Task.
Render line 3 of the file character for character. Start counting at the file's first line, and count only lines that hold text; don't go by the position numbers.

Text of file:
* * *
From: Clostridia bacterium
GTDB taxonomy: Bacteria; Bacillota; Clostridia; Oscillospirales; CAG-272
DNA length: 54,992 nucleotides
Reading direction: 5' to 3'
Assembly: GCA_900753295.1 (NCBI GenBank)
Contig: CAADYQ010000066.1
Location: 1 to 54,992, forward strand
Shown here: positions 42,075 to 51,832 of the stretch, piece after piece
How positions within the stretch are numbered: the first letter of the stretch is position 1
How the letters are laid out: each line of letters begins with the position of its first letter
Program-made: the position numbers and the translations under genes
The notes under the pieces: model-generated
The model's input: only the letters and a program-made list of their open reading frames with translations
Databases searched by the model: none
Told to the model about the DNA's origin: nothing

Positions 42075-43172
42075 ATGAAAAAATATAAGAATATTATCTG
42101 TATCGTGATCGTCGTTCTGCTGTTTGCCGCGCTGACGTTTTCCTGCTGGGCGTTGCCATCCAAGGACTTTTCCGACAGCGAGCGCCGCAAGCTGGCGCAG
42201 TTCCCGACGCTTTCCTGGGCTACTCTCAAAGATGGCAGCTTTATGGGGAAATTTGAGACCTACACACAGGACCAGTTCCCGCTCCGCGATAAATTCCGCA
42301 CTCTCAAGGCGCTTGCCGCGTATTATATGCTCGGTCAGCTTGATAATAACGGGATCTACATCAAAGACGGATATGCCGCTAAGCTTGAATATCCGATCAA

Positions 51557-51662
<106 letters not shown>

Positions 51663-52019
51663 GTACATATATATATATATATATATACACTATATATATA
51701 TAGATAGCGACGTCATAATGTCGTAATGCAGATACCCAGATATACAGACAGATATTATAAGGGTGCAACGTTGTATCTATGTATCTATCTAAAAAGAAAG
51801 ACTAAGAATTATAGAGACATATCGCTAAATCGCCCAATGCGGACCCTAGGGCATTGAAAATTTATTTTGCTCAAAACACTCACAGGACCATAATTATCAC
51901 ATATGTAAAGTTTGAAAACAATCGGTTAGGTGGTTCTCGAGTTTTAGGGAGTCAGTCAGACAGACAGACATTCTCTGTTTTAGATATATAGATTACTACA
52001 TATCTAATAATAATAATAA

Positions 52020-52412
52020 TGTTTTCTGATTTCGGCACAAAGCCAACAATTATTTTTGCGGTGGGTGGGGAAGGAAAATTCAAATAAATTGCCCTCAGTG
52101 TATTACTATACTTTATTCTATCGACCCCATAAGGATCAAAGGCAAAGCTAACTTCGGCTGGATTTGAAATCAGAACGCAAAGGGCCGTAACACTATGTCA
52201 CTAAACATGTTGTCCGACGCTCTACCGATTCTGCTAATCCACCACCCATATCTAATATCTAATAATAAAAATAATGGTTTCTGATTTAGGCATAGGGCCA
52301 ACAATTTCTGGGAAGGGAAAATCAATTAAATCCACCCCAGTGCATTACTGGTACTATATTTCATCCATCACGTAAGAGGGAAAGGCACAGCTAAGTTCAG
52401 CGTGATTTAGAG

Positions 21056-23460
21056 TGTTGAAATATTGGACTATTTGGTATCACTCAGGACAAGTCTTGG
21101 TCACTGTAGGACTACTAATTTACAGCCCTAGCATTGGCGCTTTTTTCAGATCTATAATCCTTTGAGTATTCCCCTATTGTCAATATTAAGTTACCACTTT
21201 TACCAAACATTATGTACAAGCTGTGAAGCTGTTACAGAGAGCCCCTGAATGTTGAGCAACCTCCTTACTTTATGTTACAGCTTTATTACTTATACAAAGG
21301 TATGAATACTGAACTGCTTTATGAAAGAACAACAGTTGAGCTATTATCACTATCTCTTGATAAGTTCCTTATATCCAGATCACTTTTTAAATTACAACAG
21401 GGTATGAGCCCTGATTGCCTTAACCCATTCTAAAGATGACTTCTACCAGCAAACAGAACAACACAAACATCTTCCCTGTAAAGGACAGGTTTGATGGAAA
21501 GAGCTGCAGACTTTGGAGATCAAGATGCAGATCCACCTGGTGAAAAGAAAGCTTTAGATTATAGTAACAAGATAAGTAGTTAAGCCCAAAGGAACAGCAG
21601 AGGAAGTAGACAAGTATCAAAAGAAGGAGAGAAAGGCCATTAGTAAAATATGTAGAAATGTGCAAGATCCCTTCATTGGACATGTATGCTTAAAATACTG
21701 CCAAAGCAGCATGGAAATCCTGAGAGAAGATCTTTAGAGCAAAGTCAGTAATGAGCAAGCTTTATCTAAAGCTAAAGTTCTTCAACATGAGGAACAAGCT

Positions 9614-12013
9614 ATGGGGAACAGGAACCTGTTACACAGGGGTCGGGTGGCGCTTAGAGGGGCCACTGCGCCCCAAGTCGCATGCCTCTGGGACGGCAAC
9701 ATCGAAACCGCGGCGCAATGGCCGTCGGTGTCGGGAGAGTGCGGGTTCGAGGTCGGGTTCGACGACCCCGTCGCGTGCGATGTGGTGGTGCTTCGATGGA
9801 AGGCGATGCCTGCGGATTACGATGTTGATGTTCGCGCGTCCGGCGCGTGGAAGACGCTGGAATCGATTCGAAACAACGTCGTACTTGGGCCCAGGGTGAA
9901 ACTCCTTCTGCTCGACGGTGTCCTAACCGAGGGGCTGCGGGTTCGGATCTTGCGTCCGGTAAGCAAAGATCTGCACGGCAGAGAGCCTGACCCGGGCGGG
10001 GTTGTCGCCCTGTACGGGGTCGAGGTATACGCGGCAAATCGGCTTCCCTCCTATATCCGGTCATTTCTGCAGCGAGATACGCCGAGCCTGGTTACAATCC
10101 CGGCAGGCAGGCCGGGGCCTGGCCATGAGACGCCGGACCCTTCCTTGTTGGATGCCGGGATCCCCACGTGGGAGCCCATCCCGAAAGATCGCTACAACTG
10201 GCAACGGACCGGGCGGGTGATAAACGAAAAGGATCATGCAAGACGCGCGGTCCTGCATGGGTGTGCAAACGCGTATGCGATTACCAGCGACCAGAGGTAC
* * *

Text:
DNA length: 54,992 nucleotides